13 States Are Seeing Record Levels of Child Hospitalizations
The delta variant is a "pandemic of the unvaccinated," and that includes our kids.
A scary new trend is emerging, and it’s proof that vaccinations are needed more than ever. For most of the pandemic, kids have been largely spared from the worst outcomes when it comes to getting sick with COVID-19. Few children were symptomatic with the virus, and even fewer were hospitalized. But as of right now, 13 states are seeing record levels of kids being hospitalized with COVID-19.
According to Forbes, an analysis of federal data shows that the hyper-infectious delta variant of the coronavirus has resulted in skyrocketing cases of kids falling ill just as the school season begins. Most of these cases are seen in the southern states, where mask mandates are absent, and where there are low rates of vaccination.
As always, it’s important to note that kids still make up a small share of total hospitalizations and positive cases of COVID-19 compared to adults. (The current 7-day average of total hospitalizations is 9,712.) But as adults get vaccinated and are less likely to be hospitalized, kids have begun to take up a larger share of the very sick.
“Nearly 1,600 children were hospitalized with COVID-19 across the U.S. last week, according to hospital data compiled by the U.S. Centers for Disease Control and Prevention (CDC),” Forbes reports. “A new seven-day record and a 27 percent increase from the week prior—but the states with the most severe increases are also those battling the worst COVID-19 outbreaks.”
It’s not surprising to see that Florida is seeing the country’s most significant surge of kids getting sick with COVID-19. Currently, close to 200 kids are admitted to the hospital battling symptoms, a rate that’s gone up five-fold since the beginning of July. One in every 1,400 Florida residents is hospitalized with COVID at the moment. The data works out to be approximately 54 kids per day hospitalized with COVID, or a rate of 1.27 children per 100,000 residents, the highest rate in the country.
States like Georgia, Louisiana, and Alabama are seeing a significant increase in COVID cases, including hospitalizations in adults and kids. In addition, the state has roughly 40 percent or more of its intensive care unit (ICU) beds filled with patients battling COVID.
Georgia has the second-highest rate of hospitalized kids with 0.93 children hospitalized per 100,000 residents, which works out to 23 kids admitted per day between August 3 and August 9. This is followed by Louisiana and Alabama, with 0.81 and 0.79 children hospitalized per 100,000 residents, respectively, equaling an average of nine kids admitted per day in each state.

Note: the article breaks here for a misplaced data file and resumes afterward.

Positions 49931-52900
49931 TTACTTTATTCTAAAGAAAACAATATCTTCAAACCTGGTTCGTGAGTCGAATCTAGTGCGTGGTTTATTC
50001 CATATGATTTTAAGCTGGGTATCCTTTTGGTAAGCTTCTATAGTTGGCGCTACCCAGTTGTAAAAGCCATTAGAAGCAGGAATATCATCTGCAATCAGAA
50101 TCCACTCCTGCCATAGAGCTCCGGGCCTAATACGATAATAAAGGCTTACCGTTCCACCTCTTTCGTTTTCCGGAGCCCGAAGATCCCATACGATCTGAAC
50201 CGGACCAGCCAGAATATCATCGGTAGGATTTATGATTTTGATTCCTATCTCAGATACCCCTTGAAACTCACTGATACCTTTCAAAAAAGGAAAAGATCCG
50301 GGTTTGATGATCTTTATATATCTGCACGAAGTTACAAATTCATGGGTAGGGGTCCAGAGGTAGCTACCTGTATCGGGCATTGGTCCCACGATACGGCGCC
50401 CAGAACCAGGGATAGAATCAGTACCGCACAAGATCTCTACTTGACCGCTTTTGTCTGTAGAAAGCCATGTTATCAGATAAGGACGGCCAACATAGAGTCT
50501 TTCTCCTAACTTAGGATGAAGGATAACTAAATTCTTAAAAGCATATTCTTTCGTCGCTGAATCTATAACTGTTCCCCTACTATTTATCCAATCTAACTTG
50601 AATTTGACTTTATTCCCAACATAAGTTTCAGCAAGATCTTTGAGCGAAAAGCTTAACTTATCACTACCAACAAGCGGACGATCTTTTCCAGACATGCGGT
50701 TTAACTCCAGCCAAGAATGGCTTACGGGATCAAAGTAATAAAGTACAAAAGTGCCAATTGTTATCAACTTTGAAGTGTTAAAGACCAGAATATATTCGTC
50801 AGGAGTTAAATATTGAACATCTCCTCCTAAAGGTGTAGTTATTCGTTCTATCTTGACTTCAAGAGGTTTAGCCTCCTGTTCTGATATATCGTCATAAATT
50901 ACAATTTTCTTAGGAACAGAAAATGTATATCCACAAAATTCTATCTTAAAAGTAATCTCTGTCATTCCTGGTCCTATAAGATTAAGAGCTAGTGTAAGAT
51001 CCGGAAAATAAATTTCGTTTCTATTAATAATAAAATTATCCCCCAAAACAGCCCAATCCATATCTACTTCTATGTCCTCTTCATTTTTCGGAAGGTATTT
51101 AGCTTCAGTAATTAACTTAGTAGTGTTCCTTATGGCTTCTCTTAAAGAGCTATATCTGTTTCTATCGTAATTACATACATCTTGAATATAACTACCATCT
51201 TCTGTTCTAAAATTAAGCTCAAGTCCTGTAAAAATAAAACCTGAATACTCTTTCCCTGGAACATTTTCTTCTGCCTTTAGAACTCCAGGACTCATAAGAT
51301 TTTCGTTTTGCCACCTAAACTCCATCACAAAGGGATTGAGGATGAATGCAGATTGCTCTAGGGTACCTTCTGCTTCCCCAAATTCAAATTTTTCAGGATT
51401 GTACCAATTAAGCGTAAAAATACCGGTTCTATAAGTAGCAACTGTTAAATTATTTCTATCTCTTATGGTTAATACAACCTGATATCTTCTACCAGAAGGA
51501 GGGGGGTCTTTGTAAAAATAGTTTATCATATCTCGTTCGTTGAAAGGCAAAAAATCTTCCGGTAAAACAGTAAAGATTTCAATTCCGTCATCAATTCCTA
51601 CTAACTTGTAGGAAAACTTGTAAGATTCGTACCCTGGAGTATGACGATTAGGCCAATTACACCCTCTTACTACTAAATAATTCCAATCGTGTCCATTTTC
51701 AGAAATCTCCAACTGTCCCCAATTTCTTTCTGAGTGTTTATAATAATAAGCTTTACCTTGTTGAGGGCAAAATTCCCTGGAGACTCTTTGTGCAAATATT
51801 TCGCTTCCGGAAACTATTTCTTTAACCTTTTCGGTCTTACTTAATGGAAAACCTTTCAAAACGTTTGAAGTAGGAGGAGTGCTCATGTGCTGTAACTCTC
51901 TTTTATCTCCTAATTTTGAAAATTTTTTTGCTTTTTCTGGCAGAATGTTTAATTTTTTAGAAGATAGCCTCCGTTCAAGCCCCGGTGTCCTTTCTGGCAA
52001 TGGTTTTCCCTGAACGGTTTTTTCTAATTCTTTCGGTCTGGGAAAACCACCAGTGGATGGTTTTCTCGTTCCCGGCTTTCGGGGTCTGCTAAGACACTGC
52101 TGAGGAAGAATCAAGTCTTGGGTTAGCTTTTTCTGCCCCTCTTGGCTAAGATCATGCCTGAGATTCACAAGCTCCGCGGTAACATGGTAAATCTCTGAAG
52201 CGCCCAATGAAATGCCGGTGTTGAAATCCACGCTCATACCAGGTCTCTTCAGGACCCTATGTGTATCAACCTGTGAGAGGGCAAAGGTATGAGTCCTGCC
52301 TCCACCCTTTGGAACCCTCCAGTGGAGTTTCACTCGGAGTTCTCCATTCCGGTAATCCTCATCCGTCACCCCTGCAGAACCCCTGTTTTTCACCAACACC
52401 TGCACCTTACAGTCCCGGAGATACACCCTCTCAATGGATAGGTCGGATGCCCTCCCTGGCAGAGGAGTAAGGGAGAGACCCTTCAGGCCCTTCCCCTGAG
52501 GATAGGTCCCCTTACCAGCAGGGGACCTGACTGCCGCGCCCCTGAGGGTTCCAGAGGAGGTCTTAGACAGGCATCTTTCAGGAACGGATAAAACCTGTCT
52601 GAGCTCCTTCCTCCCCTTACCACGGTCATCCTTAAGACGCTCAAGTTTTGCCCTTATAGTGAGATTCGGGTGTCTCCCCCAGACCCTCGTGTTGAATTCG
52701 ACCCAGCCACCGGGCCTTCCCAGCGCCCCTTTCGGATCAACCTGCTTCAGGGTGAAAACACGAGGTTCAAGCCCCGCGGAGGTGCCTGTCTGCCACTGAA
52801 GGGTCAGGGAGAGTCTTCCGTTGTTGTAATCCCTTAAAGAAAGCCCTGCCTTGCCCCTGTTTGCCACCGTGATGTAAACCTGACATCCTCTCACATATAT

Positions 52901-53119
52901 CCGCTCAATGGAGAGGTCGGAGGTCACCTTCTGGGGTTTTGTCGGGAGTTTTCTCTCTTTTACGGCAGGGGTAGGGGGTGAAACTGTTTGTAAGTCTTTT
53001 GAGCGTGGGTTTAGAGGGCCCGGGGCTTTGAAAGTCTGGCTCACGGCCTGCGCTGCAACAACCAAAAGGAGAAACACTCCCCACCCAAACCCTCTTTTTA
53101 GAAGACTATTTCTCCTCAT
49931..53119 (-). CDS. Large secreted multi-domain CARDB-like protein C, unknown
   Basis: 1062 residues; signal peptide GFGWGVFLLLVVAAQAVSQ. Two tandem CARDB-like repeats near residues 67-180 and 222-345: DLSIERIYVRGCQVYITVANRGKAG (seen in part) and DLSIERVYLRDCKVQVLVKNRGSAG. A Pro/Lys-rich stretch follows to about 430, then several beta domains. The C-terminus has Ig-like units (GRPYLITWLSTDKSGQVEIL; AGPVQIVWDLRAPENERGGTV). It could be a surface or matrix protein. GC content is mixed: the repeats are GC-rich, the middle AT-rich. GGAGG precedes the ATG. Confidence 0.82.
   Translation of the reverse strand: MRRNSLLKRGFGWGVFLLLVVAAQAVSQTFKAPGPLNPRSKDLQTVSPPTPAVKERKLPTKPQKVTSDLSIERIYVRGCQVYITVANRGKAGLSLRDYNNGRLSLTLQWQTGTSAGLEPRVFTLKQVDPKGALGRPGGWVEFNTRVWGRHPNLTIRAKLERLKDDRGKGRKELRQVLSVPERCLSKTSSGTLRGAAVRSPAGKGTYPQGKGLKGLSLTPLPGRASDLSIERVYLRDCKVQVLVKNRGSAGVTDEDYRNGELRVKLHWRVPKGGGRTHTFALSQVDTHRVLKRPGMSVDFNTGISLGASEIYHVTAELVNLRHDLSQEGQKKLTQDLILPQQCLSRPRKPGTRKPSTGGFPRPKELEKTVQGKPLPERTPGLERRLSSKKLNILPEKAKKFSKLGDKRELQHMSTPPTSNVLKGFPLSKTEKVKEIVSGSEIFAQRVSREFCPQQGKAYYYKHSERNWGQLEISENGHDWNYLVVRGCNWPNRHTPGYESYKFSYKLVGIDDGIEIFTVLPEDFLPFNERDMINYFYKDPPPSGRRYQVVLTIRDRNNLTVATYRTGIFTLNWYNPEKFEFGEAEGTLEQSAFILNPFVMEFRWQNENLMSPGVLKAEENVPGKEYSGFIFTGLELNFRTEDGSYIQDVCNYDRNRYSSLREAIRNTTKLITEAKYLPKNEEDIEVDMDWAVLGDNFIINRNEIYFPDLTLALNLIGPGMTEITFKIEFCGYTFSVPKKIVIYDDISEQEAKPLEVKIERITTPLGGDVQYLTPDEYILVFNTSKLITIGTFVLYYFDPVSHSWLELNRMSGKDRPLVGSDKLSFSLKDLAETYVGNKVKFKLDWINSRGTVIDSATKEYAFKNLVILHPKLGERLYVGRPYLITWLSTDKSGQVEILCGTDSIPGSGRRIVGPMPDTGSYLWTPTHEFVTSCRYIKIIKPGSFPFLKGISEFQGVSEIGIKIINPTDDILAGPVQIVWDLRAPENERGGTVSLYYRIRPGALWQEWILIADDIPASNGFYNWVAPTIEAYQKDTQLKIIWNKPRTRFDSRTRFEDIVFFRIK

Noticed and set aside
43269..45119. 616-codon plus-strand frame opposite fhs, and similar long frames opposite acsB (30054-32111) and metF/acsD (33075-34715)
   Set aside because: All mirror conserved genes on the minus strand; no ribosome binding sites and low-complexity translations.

Arkansas, Kansas, Mississippi, Missouri, South Carolina, Texas, and Wyoming also see many children’s hospitals at capacity or dangerously close due to the delta variant. These states are all below the national vaccination average of 50 percent, and it’s harming kids. For example, Texas’s average shows 40 children per day being admitted to hospital due to COVID.
The other two states reporting record levels of child hospitalizations include Maine and Hawaii, where vaccination rates are higher and more than half of residents are fully vaccinated. However, the virus is spreading rapidly in the community, and kids are getting caught in it all.
While kids aren’t dying at a rate close to adults who become infected, they still are susceptible to the long-term effects of COVID. The risks of COVID aren’t simply die or survive. The CDC notes that kids can suffer from severe diseases, often called long haulers, which “occurs in all age groups.” They’re also at risk of multisystem inflammatory syndrome, or MIS-C, which can show up weeks after even a mild or asymptomatic infection.
Kids under 12 aren’t eligible to receive a COVID-19 vaccine. This makes them at-risk for COVID-19. The delta variant is taking down the unvaccinated at alarming rates. If adults were to get fully vaccinated, we could protect those who cannot get inoculated, creating a shield of protection around kids who will be re-entering school buildings or who already are right now, and drive cases down – and keep kid hospitalizations to a low level.
If you haven’t gotten your vaccines yet, right now is a critical time, so go get your vaccine.